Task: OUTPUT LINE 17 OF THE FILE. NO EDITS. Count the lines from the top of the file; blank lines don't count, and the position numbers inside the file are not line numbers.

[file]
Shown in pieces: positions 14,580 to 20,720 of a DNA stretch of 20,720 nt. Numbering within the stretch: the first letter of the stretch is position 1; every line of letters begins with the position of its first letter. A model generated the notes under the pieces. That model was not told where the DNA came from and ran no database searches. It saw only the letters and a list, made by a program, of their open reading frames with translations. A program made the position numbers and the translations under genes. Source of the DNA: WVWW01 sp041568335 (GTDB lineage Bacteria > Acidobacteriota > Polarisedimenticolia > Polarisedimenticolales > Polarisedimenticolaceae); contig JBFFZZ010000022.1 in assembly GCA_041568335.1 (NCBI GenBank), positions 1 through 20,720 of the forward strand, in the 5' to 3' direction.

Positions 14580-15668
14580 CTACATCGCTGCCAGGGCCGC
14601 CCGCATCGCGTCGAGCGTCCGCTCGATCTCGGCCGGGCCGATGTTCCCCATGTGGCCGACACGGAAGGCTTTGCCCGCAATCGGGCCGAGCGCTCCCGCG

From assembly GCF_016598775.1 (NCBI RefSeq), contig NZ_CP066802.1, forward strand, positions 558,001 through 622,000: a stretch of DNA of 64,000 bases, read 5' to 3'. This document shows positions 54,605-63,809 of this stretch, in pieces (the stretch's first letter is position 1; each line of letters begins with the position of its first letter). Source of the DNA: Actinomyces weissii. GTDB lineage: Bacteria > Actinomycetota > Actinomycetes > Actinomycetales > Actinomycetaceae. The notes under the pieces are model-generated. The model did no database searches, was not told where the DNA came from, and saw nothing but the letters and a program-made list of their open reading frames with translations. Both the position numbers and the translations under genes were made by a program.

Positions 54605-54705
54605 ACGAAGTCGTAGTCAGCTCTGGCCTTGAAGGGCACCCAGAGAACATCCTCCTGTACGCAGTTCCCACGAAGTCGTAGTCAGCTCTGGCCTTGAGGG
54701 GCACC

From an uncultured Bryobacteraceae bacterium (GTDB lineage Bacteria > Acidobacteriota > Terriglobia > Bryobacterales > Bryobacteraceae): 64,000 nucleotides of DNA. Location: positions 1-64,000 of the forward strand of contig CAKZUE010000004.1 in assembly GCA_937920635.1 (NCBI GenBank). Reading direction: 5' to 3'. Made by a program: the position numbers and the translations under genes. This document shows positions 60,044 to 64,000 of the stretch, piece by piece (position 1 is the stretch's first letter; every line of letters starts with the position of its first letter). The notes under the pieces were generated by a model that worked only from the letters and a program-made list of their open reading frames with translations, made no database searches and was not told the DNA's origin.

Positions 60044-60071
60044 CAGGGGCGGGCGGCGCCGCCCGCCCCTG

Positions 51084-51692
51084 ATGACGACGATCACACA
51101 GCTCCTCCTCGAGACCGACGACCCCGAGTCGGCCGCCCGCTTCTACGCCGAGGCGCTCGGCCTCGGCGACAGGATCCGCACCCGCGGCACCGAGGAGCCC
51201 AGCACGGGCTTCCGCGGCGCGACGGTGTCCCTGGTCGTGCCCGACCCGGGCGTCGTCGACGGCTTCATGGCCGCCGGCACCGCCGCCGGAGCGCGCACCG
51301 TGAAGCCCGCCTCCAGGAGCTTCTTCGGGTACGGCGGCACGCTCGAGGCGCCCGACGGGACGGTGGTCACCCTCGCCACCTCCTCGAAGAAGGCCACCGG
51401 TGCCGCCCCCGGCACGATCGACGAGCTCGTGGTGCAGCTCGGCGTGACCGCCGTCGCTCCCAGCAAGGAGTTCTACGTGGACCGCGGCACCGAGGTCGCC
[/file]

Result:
51401 TGCCGCCCCCGGCACGATCGACGAGCTCGTGGTGCAGCTCGGCGTGACCGCCGTCGCTCCCAGCAAGGAGTTCTACGTGGACCGCGGCACCGAGGTCGCC